The United States Women’s National Team (USWNT) sent a wake-up call to the ‘old boys club’ that runs USA Hockey at a crucial point in American politics.

More now than ever the issues of women’s inequality are taking precedent in the United States.

It isn’t limited to corporate offices, schools, government, health care, etc. As the US women’s soccer team showed when they filed a wage discrimination suit against the US Soccer Federation, being the best doesn’t translate to being equal in the eyes of those that control the money.

Early Wednesday, the USWNT announced the team’s decision to boycott the Women’s World Championships starting on March 31 in Michigan unless ‘significant progress has been made on the year-long negotiations with USA Hockey over fair wages and equitable support.’

To which USA Hockey responded with the following statement:

Let’s not mince words here: USA Hockey views the men’s and women’s programs under the same lens.

To take this point of view is not only arrogant, it reveals how little respect USA Hockey has for not just the women’s national team but the little girls who aspire to follow in the footsteps of those players.

The stance of USA Hockey is best summed up in the closing line of the statement: “In our role as the national governing body, USA Hockey trains and selects teams for international competition,” said Jim Smith, president of USA Hockey. “USA Hockey’s role is not to employ athletes and we will not do so. USA Hockey will continue to provide world-leading support for our athletes.”

Consider Smith’s pejorative statement: “USA Hockey’s role is not to employ athletes and we will not do so.”

In one sense, he’s right.

USA Hockey doesn’t need to employ players … on the men’s side. Those on the men’s national team are likely already in the NHL where they make – at the very least – $575,000 per season.

However, let’s remind Mr. Smith of the options for women’s hockey players once they leave college: Go get a regular job, play for the national team (if good enough), and/or play in the CWHL or NWHL. The former of which does not currently provide a salary for players, and the latter had to cut salaries that were already well below a living wage.

Should a player opt for the national team route, she is essentially the property of USA Hockey.

She can do other activities as long as they don’t interfere with her national team duties. It’s not lost on the players that they can be replaced at any moment by another player in the USA Hockey system who is anxious to get her opportunity.

(To be clear: USA Hockey will ice a team for Women’s Worlds with the next group of young talent waiting in the wings; those outside the sphere of influence of the USWNT.)

In regards to the Olympics, what many don’t realize is that the women’s team is subject to ‘centralization’ and is a key point in their equal pay argument.

In the year prior to the Olympic games, those deemed by USA Hockey to be eligible for the final roster are made to relocate to one location to train and practice. Those players who were in the NWHL are no longer picking up an additional paycheck.

Players don’t have a choice. They must centralize if they want a chance to play on the Olympic team.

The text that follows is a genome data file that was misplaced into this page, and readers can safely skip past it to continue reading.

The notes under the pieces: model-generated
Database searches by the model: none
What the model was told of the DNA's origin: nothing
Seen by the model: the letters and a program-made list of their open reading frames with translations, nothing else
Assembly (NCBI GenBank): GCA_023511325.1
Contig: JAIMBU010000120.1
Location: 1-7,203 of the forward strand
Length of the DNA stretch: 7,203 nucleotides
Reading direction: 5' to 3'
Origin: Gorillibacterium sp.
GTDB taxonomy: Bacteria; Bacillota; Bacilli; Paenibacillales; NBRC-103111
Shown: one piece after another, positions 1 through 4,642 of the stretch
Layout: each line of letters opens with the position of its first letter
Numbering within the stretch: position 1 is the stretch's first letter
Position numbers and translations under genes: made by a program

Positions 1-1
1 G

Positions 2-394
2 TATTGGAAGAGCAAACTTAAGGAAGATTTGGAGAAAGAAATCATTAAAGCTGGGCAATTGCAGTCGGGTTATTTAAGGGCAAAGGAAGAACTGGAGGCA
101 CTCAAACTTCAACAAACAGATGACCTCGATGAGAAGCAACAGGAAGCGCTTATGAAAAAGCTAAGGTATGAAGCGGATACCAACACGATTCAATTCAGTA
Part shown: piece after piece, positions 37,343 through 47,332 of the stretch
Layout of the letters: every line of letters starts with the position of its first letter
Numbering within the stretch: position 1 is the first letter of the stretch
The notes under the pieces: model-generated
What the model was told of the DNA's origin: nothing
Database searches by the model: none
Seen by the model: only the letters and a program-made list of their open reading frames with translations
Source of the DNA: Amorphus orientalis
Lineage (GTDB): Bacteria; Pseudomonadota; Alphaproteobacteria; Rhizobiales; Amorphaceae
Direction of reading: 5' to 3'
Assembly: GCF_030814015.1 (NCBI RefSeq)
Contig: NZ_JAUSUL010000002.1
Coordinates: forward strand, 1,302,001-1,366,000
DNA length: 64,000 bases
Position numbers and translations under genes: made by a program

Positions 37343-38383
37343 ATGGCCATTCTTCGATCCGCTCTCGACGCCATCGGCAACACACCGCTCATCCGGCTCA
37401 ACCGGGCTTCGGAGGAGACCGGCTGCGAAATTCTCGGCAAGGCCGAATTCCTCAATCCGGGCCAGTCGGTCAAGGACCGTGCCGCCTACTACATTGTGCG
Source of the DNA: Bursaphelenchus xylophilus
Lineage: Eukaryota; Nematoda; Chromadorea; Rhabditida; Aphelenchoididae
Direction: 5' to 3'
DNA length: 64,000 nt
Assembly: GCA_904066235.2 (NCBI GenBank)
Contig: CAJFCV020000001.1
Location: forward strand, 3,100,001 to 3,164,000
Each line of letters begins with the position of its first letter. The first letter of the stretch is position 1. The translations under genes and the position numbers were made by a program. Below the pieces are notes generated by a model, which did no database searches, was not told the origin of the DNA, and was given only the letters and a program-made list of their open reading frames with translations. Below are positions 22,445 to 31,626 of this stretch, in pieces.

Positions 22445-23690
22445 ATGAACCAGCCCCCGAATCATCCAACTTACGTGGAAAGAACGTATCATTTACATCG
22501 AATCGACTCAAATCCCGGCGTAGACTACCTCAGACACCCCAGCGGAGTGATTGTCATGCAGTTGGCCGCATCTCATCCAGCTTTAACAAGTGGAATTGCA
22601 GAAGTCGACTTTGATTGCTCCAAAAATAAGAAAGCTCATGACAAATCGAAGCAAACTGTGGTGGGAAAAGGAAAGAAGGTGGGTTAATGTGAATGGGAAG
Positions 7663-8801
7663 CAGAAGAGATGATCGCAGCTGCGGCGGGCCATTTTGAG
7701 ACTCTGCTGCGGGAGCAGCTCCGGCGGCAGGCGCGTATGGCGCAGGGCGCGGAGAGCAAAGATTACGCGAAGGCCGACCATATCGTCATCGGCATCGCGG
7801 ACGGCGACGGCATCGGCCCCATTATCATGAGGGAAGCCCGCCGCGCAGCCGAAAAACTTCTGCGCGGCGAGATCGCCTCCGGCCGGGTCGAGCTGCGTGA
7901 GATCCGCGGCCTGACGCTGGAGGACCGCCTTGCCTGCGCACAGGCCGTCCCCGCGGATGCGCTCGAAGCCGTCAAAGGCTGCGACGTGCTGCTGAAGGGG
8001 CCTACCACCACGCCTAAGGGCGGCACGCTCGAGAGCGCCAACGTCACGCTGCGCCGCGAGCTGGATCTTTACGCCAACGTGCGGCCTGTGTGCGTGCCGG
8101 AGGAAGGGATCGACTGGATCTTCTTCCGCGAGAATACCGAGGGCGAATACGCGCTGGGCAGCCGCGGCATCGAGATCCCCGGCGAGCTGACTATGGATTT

OK, USA Hockey, you’re not an employer of players. Then what are you when the decision given to those who want to play for you is uproot your life for a year or quit?

As for the men’s team, they have a two day orientation in the off-season and some practices when they get to the event itself. Yes, they don’t receive their millions of NHL dollars during that time, but it’s not like they’re living on, say, $60,000 every four years?

We don’t know how much the men pull in for participating in USA Hockey sanctioned events like Worlds or the Olympics.

Can’t imagine why USA Hockey or the players themselves wouldn’t want that information released?

We do know that it’s really, really expensive to send the men to the games. Hence the current negotiations (or lack thereof) between the NHL and IIHF.

Many players heading to Sochi took private planes after their NHL games ended. Pretty sure they didn’t fly coach on the way back. The cost burden of insuring a whole team of multi-million dollar contracts alone is astronomical.

To consider the women’s team is equal by those few examples of cost measures alone is laughable.

What USA Hockey wants is for the public to believe they’ve supported ‘the equitable treatment of our female athletes, a commitment going back decades.’

If that were truly the case, we wouldn’t be having this discussion. Now the USWNT is risking everything they’ve worked for as little girls for those same little girls who look up to them now.

However, according to the players’ comment on USA Hockey’s response, it’s not like they’ll be missing a paycheck. USA Hockey (allegedly) doesn’t provide compensation to the players for Worlds.

If true, at least USA Hockey is staying on-message. They aren’t paying players like employees. Heck, they aren’t paying them at all.

This isn’t all about the money. It’s just one portion of the bigger picture we’ll continue to unpack as more information comes available.

Watch this space.

UPDATE:

Bob McKenzie, speaking on NBCSN, echoed much of the information released today by the US women’s national team and USA Hockey.

One key note from McKenzie: the NWHL players have agreed to not play in place of the boycotting USWNT members.

Leave it to Hilary Knight to add fuel to the fire: